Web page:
Skip to main content

Open Mike

Small-Pox firewall

Editor: Clearly, our country is in a grave danger. Smallpox and other highly contagious diseases can be resurrected and spread by enemies who are willing to give their lives to destroy America and the rest of civilization unwilling to accept their creed. There is a plan—the Emergency Warning National Security (EWNS) plan—that can frustrate such attacks, but it takes mass enrollment by the public for this plan to work.

That is where all broadcasters, AM/FM/TV/cable and satellite, come in. They must sell the plan to Americans all over the nation, everywhere an attack may be launched. Only broadcasters have the facilities to reach all Americans wherever they live and work, and only broadcasters have the personnel with persuasive skills and diversity of political viewpoints to convince all Americans to enthusiastically support the plan.

The EWNS plan was first submitted to the White House for evaluation in mid October, just about a month after the vicious attack on our nation. The plan would enlist Americans to help detect where and when they may have been first exposed to a bioterrorist attack. Such a procedure is clearly superior to that of recently announced programs that propose gathering data from victims after they suffered from severe symptoms and finally seek medical assistance when it may be too late to save them and when it is certainly too late to avoid exposing others.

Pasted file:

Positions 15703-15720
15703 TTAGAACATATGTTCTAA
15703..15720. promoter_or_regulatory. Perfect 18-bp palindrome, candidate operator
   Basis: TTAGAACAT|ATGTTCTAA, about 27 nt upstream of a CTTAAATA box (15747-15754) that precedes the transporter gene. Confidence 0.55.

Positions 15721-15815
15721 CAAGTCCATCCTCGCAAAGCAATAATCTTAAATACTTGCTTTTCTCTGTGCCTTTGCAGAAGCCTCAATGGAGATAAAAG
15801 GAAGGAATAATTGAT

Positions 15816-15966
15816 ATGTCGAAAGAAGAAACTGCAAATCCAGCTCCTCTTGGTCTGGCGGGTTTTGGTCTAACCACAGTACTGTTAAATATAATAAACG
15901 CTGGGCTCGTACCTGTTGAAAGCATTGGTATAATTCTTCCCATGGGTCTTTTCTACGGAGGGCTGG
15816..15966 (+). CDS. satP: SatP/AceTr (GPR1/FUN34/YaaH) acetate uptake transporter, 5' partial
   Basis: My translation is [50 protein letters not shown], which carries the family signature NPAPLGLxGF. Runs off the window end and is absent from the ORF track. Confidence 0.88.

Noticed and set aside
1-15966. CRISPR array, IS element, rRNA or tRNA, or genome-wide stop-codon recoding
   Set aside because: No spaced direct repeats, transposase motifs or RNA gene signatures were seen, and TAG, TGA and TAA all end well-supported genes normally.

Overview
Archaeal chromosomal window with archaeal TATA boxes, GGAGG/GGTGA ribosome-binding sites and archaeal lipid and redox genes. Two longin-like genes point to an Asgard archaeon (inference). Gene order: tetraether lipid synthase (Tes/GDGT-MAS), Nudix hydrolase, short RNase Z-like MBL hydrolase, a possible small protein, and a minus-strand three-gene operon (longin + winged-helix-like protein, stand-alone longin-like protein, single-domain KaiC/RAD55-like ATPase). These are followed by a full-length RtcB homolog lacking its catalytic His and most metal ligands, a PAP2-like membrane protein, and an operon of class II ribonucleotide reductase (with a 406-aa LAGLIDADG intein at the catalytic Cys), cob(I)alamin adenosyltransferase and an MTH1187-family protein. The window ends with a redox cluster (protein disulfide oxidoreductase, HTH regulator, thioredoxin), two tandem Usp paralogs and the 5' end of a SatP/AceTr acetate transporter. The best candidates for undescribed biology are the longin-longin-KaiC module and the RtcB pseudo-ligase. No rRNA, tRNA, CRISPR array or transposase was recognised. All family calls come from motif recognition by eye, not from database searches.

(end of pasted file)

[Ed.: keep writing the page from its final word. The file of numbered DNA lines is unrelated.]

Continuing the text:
The EWNS plan would enlist the American public to devote a few hours, only one day per year, to visit a Health Monitoring Center to provide a blood sample, nasal swab, saliva test and whatever other easily performed tests are required.

By enlisting all able-bodied citizens to participate in the EWNS program, health officials are assured of an enormous sample of people (approximately 500,000 per day) all over the country, providing a continuous early-warning alert of attacks, as well as natural outbreaks of serious diseases. (These figures assume that only 65% of the total population enlists in the program. Even this minimal effort would provide data from 870 Americans residing in the state with the smallest population, Wyoming, every day of the year.) Social Security numbers can be used to assign the week of a citizen's service.

The Health Monitoring Centers would be open seven days a week, during convenient hours, and would be located at schools, firehouses, hospitals, etc. It is obvious that, by arranging for tests to be performed every day all over America by a huge number of individuals, potential outbreaks of disease will be quickly pinpointed, permitting extremely rapid response to such dangers.

—Leonard R. Kahn, president, Kahn Communications Inc., New York

Terrific "things"

Editor: I just read through (for the first time) "Where Things Stand" on your Web site [] and wanted to let you know that it is terrific. It's like a bible of what's happening. You are providing a real service. Keep it coming.

—John D. Abel, Washington, D.C.